One day after the release of the Freeh report, Penn State’s Board of Trustees held a Friday meeting.
Afterward, board chair Karen Peetz addressed the topic of what to do about the multiple ways the school has memorialized former coach Joe Paterno.
“We feel honoring coach Paterno is a sensitive issue,” Peetz said. “It’s going to take a lot of dialogue with the community. We want to be reflective and take our time. There’s not a timeline or deadline. That’s not necessary. It’s going to take a lot of discussion.”
Paterno’s statue stands outside the football stadium, and his name is attached to a school library.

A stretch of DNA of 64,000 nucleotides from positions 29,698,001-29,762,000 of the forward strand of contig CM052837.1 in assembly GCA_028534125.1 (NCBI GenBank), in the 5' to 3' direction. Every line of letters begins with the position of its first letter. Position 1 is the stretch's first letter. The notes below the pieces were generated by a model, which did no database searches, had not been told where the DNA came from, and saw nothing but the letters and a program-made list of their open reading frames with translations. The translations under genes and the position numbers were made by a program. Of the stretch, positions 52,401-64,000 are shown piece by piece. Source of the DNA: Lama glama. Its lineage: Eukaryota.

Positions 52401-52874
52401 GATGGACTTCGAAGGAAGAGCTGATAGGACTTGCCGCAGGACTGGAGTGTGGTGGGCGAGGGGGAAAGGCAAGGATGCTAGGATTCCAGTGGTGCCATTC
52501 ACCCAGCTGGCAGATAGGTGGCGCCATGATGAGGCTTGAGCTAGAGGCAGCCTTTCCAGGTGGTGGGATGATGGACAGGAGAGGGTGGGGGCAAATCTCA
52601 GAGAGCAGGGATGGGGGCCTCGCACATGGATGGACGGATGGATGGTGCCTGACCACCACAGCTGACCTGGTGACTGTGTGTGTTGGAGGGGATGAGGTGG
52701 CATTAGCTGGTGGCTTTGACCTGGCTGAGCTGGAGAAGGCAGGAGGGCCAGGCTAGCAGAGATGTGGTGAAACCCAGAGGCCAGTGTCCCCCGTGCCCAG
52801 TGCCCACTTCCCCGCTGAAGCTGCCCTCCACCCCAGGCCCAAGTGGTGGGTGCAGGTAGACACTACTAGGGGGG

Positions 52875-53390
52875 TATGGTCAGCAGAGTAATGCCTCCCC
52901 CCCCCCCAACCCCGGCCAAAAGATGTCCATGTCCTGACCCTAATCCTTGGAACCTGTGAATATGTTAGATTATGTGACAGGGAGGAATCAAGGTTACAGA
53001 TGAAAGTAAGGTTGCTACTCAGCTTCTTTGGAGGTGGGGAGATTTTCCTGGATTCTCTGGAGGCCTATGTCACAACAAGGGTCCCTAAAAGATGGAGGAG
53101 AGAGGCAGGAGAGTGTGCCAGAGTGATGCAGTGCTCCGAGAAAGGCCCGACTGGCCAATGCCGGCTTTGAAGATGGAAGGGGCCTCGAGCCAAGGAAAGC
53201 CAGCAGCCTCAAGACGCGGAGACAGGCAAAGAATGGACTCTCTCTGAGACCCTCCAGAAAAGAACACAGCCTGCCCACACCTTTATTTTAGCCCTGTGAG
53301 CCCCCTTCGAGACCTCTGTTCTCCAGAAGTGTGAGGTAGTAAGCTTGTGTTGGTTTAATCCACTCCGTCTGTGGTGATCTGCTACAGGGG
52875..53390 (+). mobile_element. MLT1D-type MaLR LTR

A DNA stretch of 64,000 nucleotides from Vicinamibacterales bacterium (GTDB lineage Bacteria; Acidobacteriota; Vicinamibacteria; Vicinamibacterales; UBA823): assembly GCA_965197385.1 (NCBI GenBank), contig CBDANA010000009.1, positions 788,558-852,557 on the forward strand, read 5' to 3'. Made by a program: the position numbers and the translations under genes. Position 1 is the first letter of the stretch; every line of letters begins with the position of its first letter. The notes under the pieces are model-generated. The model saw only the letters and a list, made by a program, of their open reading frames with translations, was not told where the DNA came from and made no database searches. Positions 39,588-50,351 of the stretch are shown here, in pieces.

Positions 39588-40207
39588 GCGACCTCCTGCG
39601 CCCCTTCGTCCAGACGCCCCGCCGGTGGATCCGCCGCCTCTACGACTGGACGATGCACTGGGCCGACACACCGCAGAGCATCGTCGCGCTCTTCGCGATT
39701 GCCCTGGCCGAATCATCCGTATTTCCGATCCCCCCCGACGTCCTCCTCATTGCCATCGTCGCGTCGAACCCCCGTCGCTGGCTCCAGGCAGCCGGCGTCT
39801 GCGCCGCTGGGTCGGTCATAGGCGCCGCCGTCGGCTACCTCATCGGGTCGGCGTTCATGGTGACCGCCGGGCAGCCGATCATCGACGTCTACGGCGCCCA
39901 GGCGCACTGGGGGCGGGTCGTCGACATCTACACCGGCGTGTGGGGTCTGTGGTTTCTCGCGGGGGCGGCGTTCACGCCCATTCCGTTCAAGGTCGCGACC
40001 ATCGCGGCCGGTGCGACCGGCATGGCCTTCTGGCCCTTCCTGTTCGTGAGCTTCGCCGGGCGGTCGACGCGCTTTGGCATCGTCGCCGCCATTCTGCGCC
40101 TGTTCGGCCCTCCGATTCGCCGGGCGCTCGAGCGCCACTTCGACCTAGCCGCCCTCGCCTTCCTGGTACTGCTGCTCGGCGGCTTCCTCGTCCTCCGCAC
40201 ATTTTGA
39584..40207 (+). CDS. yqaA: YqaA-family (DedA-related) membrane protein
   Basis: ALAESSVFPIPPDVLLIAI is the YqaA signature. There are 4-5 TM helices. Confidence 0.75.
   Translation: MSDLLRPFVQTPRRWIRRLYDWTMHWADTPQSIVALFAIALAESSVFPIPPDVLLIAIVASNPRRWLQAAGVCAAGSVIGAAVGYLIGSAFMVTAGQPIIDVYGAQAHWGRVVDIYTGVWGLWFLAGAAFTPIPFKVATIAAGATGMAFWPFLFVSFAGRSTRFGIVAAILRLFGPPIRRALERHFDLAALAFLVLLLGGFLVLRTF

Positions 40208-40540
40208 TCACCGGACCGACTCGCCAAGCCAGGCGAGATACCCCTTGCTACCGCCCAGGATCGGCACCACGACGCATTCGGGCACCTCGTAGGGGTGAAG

The distancing of others from Paterno’s name has already begun. Nike removed Paterno’s name from the child development center on its Beaverton campus hours after the Freeh report release, but that can be classified as a business decision.
How Penn State chooses to manage its ties to a face of an institution will admittedly be more difficult. The school is already planning a complete remodeling of the showers and locker room in the Lasch building, where Jerry Sandusky sexually abused some of his victims, but that’s been in the works since November and still hasn’t officially begun.
Tearing down a statue or removing a name from a library may seem like simple decisions for most people — and Penn State may ultimately cleanse itself of Paterno and his likeness in due time — but to erase decades of success and positive impact just like that?
Moving on is hard to do.
(Hat tip: USA Today)